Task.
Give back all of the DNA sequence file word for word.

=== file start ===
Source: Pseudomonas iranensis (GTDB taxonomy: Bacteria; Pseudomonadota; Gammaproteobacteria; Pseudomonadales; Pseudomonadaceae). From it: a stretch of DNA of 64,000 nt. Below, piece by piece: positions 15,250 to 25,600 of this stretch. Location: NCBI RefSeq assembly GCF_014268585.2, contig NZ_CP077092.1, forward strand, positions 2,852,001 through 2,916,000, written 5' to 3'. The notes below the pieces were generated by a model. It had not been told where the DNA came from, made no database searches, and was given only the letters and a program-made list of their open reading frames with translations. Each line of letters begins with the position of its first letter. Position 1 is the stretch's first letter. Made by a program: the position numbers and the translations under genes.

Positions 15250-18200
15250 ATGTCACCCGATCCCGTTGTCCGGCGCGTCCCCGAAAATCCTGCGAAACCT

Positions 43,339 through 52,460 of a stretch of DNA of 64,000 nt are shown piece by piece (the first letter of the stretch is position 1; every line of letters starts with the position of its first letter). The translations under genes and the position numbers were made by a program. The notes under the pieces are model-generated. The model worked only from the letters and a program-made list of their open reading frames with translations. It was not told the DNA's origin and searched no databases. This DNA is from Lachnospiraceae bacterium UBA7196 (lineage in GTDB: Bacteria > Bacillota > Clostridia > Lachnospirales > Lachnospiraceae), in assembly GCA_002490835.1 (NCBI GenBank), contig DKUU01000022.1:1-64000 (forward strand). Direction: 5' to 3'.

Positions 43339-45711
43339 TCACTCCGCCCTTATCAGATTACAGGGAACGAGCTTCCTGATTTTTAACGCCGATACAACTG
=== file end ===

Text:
Source: Pseudomonas iranensis (GTDB taxonomy: Bacteria; Pseudomonadota; Gammaproteobacteria; Pseudomonadales; Pseudomonadaceae). From it: a stretch of DNA of 64,000 nt. Below, piece by piece: positions 15,250 to 25,600 of this stretch. Location: NCBI RefSeq assembly GCF_014268585.2, contig NZ_CP077092.1, forward strand, positions 2,852,001 through 2,916,000, written 5' to 3'. The notes below the pieces were generated by a model. It had not been told where the DNA came from, made no database searches, and was given only the letters and a program-made list of their open reading frames with translations. Each line of letters begins with the position of its first letter. Position 1 is the stretch's first letter. Made by a program: the position numbers and the translations under genes.

Positions 15250-18200
15250 ATGTCACCCGATCCCGTTGTCCGGCGCGTCCCCGAAAATCCTGCGAAACCT

Positions 43,339 through 52,460 of a stretch of DNA of 64,000 nt are shown piece by piece (the first letter of the stretch is position 1; every line of letters starts with the position of its first letter). The translations under genes and the position numbers were made by a program. The notes under the pieces are model-generated. The model worked only from the letters and a program-made list of their open reading frames with translations. It was not told the DNA's origin and searched no databases. This DNA is from Lachnospiraceae bacterium UBA7196 (lineage in GTDB: Bacteria > Bacillota > Clostridia > Lachnospirales > Lachnospiraceae), in assembly GCA_002490835.1 (NCBI GenBank), contig DKUU01000022.1:1-64000 (forward strand). Direction: 5' to 3'.

Positions 43339-45711
43339 TCACTCCGCCCTTATCAGATTACAGGGAACGAGCTTCCTGATTTTTAACGCCGATACAACTG